Words are important. It’s not only what you say, but how you say it. You need to carefully craft your messages with meaningful, clear words with the right tone. During this week’s Government Social Media Chat, we took a look at the best tips & resources for ensuring your messages are written well in, “Find the Right Message: Tips for Words, Tone & Clarity.”
Welcome to our Government Social Media Chat #GSMChat and thanks for being here today! Words are important, and not only what you say but how you say it is key. Let’s chat today about “Find the Right Message: Tips for Words, Tone & Clarity” pic.twitter.com/9upcjWzd14— Government Social Media (@GovernmentSM) July 9, 2020
After the socialgov community from across the U.S. introduced themselves, we asked the community to explain the challenges they’ve faced as a public communicator this year.
2020 hasn’t been an easy year to be a government social media communicator; here are just some of the challenges they’re facing:
A1: A disconcerting number of people have chosen to follow narratives that feel comfortable to them — and are not receptive to information that does not reinforce that narrative.#GSMChat https://t.co/occhSYQBfN— Warren Kagarise (@wkagarise) July 9, 2020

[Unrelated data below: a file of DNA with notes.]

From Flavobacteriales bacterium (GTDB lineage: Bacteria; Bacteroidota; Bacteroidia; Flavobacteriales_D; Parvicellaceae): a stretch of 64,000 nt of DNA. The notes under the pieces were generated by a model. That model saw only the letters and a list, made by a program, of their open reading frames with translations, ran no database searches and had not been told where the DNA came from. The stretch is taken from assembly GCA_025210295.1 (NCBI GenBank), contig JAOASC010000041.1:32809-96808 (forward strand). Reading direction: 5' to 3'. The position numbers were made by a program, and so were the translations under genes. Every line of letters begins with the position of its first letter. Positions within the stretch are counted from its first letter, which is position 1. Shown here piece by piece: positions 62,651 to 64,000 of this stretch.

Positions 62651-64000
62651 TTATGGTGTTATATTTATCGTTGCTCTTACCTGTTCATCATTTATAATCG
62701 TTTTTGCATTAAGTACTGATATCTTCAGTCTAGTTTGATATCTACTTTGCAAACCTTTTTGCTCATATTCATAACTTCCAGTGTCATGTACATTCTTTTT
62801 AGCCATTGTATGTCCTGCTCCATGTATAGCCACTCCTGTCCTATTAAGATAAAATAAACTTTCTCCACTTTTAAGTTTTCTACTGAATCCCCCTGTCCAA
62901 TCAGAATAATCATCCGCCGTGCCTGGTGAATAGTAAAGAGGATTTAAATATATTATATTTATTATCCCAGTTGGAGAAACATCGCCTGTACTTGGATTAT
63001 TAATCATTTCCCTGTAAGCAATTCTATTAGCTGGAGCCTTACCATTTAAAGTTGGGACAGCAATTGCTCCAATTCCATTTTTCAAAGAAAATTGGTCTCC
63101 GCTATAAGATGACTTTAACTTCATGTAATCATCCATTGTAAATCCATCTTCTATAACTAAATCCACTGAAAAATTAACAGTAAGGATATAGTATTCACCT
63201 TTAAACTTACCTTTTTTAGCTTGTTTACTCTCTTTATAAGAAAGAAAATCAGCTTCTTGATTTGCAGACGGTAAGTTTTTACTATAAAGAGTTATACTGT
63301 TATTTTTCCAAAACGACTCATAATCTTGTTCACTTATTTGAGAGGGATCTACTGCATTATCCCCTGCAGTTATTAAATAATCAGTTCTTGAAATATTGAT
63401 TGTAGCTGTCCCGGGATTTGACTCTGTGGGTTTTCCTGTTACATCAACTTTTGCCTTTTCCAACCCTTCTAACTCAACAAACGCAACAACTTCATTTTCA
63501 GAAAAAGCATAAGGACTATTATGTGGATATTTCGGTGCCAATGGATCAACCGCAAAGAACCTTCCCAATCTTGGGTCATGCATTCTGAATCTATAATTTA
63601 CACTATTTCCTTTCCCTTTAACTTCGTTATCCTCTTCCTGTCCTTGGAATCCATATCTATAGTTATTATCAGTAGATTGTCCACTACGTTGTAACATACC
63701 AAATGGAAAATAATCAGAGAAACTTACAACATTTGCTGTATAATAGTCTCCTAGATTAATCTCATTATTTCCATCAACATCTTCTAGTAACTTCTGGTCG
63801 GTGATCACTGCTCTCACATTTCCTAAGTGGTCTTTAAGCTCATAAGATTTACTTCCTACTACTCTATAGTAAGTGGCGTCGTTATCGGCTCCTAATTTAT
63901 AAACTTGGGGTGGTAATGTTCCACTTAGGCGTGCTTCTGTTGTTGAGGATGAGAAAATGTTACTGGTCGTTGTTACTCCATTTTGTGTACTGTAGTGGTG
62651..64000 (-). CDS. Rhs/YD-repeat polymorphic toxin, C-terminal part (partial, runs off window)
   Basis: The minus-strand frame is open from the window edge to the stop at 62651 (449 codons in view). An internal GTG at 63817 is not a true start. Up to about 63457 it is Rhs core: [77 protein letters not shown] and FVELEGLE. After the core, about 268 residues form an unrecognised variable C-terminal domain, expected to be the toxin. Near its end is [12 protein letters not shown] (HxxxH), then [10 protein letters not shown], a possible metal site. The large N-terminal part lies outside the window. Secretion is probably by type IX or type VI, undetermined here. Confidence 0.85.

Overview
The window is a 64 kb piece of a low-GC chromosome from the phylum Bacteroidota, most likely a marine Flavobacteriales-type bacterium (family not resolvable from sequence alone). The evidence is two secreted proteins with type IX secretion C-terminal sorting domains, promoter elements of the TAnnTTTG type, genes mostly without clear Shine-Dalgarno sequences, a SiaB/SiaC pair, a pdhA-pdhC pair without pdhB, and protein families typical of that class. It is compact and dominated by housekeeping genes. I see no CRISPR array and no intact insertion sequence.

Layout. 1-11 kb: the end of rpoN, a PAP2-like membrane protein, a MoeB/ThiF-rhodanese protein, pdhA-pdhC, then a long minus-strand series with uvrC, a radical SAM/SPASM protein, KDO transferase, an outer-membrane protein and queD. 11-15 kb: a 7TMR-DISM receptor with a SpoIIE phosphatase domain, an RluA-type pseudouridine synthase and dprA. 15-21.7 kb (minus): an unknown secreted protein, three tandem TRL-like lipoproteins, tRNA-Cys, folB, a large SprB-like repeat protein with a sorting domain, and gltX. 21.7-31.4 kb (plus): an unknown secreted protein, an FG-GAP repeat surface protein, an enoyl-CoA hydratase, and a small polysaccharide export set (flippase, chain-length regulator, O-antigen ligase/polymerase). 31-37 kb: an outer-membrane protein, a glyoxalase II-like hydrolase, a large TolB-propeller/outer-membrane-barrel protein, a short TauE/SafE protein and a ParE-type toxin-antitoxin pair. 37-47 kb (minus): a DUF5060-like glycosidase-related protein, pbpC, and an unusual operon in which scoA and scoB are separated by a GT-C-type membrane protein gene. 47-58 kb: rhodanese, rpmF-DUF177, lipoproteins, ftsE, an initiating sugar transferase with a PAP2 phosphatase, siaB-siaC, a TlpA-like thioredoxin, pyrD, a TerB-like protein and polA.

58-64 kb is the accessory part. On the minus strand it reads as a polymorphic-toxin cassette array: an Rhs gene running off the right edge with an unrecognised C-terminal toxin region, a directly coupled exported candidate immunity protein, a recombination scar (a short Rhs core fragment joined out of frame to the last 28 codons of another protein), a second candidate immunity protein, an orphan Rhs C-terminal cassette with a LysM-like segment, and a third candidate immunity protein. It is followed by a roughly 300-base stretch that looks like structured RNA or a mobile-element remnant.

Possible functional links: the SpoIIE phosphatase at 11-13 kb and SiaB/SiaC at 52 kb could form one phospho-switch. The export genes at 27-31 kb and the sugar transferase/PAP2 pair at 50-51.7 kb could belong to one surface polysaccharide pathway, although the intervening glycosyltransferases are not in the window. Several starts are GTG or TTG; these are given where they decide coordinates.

A1: Now more so than ever, people are *tired.* It's fatigue from bad news, bad days, and bad months.— Katie Nelson (@katienelson210) July 9, 2020
Maintaining resiliency, intentionality, and composure, esp. when the Internet is caring loudly at you, can be tough. Especially when you *still* show up every day. #gsmchat pic.twitter.com/vhratUgczs
Everything from keeping up with changing messaging to keeping your cool while providing good customer service, there are a lot of difficulties government social media communicators face, but one of the most challenging topics: masks. What types of wording techniques seem to break through the noise & get results? Here’s what the socialgov community said:
A2 #gsmchat we took a very @vegas approach, and thanks to @savanapridi these images have been shared and got engagement going. Some actually believed these updates to existing signs were real 😬 pic.twitter.com/4PamxYD2HL— Natasha Kristina (@hitheresunshine) July 9, 2020
The roles of socialgov is crucial, especially for expertly communicating critical messages, like statements on racial justice, leading us to this next question:
Q3: Critical messages, like statements on racial injustice, have a level of gravity that demands authenticity, appropriate tone & good judgment. How can you communicate to leadership the importance of skilled public communicators in the role of #SocialMedia professional? #GSMChat pic.twitter.com/f8lpQTzq5p— Government Social Media (@GovernmentSM) July 9, 2020